Iran's occupation of Iraq's Faw Peninsula, now well into its second week, has embarrassed Baghdad, which was initially caught off guard and still has been unable to oust the invaders from the mouth of the strategic Shatt al Arab waterway.

Sources with access to satellite photographs confirmed Tehran's repeated claims that Faw was firmly in Iranian hands despite a major, three-pronged Iraqi counteroffensive that apparently has been stymied in its fifth day.

Even Iraqi commanders, who for days insisted Faw was still under their control, now concede that the fight to win back the peninsula at the head of the Persian Gulf is progressing by "inches" -- as if to suggest that more hard slogging lies ahead.

Military analysts blame principally the strangely inactive Iraqi Air Force for the virtual stalemate that has allowed the invaders to dig in at the Faw Peninsula and in its immediate environs.

The Iranians, resupplied under cover of darkness by pontoon bridges and small boats over the swiftly flowing Shatt al Arab, occupy strong defensive positions in the marshy tidal salt flats that cover much of the peninsula.

Despite boasts of cutting off southern Iraq from its Kuwaiti, Saudi Arabian and other Arab allies on the gulf's west coast, the Iranians appear content to sit and wait for the Iraqis to attack their expanded bridgehead.

Wary of committing strategic reserves to Faw when a major Iranian offensive is expected momentarily at more vulnerable sectors to the north, Iraqi President Saddam Hussein twice has visited the front and, in the view of observers here, apparently has decided to make haste slowly.

Although Faw's usefulness as an oil-exporting port was ended by Iranian shelling in the war's first week in 1980, Iraq can ill afford to let the Iranians stay there without risking potentially destabilizing psychological and political damage at home and among its Arab neighbors, according to diplomats.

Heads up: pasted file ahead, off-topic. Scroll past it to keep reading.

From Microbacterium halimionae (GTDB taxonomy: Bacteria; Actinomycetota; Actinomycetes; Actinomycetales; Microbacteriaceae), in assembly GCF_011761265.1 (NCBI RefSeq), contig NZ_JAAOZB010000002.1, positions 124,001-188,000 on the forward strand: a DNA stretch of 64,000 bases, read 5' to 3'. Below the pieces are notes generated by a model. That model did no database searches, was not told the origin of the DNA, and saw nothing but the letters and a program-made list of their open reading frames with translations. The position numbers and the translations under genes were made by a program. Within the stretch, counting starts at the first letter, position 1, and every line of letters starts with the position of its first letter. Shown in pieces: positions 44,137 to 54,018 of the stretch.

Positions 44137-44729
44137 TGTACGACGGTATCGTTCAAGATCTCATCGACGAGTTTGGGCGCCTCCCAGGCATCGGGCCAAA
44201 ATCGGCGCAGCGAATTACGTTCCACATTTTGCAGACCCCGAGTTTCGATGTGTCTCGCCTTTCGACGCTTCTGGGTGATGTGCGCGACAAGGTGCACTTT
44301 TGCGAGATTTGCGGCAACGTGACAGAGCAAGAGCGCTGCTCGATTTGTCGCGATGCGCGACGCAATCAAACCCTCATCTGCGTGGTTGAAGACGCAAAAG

But a full-fledged drive to retake the bridgehead, which Tehran claims covers 322 square miles, could prove costly in casualties.

In addition, because of the marshy terrain around the Iranian pocket, the mobile, highly motivated -- although lightly armed -- invaders appear well placed to use nighttime commando tactics to extract a high toll on Iraq's counteroffensive.

With Baghdad's Air Force seemingly unable or unwilling to provide sustained, effective low-altitude ground support, the Iraqis, who have four times as many warplanes as the Iranians, appear at a tactical disadvantage.

Their Soviet training has made them reliant on massive use of air power, heavy artillery and armor -- which, unlike Iran, they have in profusion -- to saturate enemy positions before committing infantry.

But this tactic -- while sensible for Iraq, whose population is less than a third that of Iran and whose troops are less fervid than Iranian troops -- appears ill adapted to the Faw sector.

Except for three exposed roads, the terrain is often covered at high tide and is too soggy for tanks, especially so soon after the latest rainy season.

Satellite photographs are said to show that the Iranians have brought no heavy weapons or armor with them.

Even discounting rival claims of massive casualties in the Faw fighting, Tehran would appear to have succeeded in its favorite tactic of bleeding its enemy.

In the final analysis, according to observers, Iraq may be proved right in asserting that the invaders are trapped on the peninsula. But, the observers say, Tehran, which has already accepted massive casualties in the 5 1/2-year-old war, may be willing to sacrifice its Faw force to hasten the end of Saddam Hussein.

So far, there has been no visible result from the recent flurry of activity involving the pro-Baghdad foreign ministers of Saudi Arabia and Kuwait during a visit to Syria.

Whatever misgivings Syrian President Hafez Assad may have about the Iranian occupation of Arab land, so strong is his hatred of the Iraqi regime that he is thought likely to have dismissed the emissaries' latest proposals.